It's easy for a new Government to go on blaming the last one for most of the difficulties they face when they take office.

They all do it.

Jacinda Ardern was recently asked how long can you go on blaming the last lot and she said about a year.

But there are some fingers that are pointed quite legitimately and a couple of them have come up over the past couple of weeks.


The finger pointing at National for doing nothing during its whole time in office about what was obviously a sham industry being built up around the methamphetamine contamination of houses is entirely legitimate.

They sat on their fingers even though everyone around them was saying the Health Ministry guidelines for a risk being posed was set ridiculously low.

Banknotes were found to have a way higher contamination than any house testing positive under the guidelines.

They allowed around a hundred million dollars to be spent cleaning up state houses and blacklisting tenants who lived in the positive hovels, even though there was little if any proof that they were personally responsible.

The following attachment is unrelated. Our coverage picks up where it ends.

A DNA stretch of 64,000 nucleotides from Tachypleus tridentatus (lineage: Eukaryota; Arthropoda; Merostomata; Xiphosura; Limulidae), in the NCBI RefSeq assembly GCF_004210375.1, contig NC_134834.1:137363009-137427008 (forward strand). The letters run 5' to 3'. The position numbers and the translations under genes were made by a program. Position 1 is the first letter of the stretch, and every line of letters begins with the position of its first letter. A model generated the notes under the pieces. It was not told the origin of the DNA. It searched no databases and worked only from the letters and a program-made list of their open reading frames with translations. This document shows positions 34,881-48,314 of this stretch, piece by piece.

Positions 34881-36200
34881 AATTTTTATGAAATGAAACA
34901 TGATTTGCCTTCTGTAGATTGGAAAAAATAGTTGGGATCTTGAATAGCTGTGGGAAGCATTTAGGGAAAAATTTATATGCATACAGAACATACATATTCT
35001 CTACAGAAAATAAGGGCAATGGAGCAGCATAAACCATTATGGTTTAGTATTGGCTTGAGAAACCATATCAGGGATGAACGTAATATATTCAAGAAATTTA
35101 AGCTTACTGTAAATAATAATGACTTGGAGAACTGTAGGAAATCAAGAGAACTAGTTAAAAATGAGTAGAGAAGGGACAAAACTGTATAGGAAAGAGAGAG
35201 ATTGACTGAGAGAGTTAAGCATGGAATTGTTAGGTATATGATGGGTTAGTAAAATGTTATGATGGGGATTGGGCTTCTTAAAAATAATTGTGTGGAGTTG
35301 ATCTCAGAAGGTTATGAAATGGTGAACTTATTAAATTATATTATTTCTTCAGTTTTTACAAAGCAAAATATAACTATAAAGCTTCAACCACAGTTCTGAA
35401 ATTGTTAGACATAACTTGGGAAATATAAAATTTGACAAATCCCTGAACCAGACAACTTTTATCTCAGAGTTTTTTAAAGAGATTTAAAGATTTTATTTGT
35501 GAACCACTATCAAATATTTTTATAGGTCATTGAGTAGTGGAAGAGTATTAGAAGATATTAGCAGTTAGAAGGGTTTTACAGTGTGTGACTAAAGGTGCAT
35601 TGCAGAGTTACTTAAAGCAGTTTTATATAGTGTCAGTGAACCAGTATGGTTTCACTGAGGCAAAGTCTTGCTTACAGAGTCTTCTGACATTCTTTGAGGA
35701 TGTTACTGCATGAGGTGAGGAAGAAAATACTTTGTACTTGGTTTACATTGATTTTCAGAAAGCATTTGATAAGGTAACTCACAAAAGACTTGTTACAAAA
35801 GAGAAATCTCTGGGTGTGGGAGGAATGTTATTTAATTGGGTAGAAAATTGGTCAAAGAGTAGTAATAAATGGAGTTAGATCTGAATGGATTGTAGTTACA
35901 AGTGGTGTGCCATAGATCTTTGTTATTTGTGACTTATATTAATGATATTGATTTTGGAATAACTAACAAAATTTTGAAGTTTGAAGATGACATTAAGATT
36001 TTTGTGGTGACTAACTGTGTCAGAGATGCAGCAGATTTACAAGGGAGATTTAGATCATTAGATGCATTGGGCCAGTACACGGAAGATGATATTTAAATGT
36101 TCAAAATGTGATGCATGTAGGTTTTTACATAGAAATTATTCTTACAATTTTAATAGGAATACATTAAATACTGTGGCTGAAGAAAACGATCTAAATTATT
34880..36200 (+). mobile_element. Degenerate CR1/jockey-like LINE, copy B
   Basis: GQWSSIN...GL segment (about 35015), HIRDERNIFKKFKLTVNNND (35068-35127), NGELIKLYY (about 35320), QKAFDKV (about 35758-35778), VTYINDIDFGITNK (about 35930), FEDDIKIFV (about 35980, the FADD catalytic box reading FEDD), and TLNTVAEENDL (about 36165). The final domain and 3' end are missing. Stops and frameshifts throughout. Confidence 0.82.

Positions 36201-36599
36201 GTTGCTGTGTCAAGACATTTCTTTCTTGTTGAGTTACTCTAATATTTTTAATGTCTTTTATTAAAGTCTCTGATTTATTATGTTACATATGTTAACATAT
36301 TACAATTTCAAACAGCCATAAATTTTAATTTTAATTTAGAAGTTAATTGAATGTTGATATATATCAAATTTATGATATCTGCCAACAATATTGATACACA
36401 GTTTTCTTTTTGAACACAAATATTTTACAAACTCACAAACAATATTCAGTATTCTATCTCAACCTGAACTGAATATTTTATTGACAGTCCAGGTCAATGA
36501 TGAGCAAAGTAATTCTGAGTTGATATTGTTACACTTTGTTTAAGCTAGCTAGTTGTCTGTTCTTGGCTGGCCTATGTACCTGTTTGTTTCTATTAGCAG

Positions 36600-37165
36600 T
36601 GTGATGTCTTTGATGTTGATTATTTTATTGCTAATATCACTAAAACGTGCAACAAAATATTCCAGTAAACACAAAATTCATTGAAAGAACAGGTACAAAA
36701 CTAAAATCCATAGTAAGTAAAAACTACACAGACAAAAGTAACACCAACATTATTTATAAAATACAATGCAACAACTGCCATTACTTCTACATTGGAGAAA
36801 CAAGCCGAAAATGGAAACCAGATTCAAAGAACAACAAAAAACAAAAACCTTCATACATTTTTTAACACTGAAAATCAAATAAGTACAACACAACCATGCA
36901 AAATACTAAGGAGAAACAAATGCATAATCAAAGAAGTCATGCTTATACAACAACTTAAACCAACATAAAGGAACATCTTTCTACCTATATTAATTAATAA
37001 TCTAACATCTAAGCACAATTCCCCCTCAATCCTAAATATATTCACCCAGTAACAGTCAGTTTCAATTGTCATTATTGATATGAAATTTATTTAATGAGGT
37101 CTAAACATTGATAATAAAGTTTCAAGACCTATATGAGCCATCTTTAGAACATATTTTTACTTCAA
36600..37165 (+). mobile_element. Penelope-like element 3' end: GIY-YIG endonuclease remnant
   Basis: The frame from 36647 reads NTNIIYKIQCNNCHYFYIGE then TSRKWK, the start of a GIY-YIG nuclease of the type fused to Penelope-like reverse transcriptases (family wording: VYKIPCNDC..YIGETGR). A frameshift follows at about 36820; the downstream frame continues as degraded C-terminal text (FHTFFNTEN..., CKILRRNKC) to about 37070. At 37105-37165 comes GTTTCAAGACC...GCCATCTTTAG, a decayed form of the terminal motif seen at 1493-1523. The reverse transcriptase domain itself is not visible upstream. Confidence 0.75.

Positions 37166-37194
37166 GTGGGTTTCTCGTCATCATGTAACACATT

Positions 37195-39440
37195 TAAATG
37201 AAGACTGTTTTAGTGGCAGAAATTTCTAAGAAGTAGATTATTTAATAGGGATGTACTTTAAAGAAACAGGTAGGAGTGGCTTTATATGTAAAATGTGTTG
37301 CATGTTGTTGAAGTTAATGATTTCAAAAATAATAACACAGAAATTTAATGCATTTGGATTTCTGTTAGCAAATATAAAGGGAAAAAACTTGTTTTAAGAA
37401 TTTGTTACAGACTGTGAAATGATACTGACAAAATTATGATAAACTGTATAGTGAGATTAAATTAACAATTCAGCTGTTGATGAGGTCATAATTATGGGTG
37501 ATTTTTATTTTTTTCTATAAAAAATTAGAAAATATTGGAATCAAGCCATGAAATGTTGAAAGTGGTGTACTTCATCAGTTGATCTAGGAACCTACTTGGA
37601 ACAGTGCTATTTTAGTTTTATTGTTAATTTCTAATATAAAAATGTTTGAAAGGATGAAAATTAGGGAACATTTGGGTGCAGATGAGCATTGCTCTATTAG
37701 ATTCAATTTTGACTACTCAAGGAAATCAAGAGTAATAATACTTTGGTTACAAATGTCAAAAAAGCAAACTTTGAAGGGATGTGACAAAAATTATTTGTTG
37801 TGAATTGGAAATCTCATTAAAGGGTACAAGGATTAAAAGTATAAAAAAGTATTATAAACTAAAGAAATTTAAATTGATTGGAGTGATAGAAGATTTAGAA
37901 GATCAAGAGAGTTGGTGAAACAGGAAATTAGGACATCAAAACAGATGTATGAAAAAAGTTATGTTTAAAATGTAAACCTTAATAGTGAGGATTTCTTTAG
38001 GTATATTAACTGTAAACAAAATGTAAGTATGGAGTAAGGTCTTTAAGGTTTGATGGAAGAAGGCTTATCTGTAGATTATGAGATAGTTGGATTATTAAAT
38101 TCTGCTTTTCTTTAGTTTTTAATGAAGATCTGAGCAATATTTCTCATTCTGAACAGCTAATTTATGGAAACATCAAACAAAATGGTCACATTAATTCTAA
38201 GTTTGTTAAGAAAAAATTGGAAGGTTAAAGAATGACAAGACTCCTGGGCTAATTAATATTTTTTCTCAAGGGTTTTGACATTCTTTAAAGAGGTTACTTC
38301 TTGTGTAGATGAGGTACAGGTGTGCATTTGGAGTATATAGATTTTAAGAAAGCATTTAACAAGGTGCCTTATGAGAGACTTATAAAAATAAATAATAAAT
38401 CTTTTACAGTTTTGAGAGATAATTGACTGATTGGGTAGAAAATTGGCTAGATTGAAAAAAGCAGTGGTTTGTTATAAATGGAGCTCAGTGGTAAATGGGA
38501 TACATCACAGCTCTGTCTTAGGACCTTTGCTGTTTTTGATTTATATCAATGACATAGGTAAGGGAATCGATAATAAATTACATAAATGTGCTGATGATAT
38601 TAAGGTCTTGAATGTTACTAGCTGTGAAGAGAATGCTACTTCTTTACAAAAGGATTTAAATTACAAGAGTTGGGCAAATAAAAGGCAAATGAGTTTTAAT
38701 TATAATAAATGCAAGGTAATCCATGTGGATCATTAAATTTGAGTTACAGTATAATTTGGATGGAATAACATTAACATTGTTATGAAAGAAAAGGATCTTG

Even Bill English was acknowledging the bar was set too low and P residue left under it posed little threat to health, he admitted, and yet National did nothing.

The best English could say was that he hoped scientists could come up with new guidelines which they never did.

It took the good sense of the current Housing Minister Phil Twyford to call in the Prime Minister's chief scientific advisor Peter Gluckman, ironically appointed by John Key, to have a look at the problem which he found doesn't exist.

Now The Greens are looking at compo for state house tenants who got the heave ho from their "contaminated" houses which Housing NZ is now looking at.

Yeah well if they get compo, what about home owners and landlords who've needlessly ripped their houses apart, as the money flowed in for the P eradicators, some of whom got their expertise off the Internet?

But then again Labour seems to have a crooked finger when it came to setting up its Fair Pay Agreement taskforce a couple of days ago with the appointment of former National Prime Minister Jim Bolger to lead the unions back to the promised land.

Bolger's Government, with the Employment Contracts Act, in the early 90s did more than any other to pull the rug on trade union power.

Given the battle with the unions at the time, Bolger's acceptance of his new role has done little to endear him to those Cabinet colleagues who fought with him on the front line with one confiding that these days he'd do anything to pander to anyone's slithering advances from the left of politics - and that was the only publishable comment!